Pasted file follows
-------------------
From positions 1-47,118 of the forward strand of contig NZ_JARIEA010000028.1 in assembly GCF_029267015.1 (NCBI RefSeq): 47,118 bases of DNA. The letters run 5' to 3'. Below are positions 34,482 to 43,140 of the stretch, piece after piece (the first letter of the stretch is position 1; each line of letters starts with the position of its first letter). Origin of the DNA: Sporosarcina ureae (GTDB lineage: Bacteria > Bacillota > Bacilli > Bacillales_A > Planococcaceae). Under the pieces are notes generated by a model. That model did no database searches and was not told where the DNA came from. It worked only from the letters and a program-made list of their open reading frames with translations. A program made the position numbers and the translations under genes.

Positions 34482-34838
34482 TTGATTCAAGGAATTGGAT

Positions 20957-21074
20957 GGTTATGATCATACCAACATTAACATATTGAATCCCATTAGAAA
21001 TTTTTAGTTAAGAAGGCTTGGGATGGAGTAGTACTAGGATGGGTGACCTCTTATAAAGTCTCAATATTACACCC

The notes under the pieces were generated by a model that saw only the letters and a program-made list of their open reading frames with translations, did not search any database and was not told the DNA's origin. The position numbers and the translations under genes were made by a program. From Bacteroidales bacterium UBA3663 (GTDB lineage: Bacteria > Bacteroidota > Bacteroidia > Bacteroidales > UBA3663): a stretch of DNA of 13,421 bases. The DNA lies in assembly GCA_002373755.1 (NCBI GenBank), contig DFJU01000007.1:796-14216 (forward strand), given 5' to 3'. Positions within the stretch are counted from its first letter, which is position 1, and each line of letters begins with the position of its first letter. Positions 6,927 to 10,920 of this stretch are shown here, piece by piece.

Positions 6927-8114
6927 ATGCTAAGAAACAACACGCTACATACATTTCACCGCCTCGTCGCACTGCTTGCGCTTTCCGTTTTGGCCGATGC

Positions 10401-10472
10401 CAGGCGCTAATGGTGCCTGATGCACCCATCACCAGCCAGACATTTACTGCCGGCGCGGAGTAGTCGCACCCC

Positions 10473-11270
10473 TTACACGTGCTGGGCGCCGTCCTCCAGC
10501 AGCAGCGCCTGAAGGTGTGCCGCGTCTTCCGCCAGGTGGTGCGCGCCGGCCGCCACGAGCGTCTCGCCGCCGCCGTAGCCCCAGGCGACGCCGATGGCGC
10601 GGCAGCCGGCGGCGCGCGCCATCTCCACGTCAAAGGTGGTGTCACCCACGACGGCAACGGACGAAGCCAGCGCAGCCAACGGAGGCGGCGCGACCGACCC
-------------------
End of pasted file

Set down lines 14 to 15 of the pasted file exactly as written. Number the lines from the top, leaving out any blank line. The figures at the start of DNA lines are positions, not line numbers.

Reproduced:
10501 AGCAGCGCCTGAAGGTGTGCCGCGTCTTCCGCCAGGTGGTGCGCGCCGGCCGCCACGAGCGTCTCGCCGCCGCCGTAGCCCCAGGCGACGCCGATGGCGC
10601 GGCAGCCGGCGGCGCGCGCCATCTCCACGTCAAAGGTGGTGTCACCCACGACGGCAACGGACGAAGCCAGCGCAGCCAACGGAGGCGGCGCGACCGACCC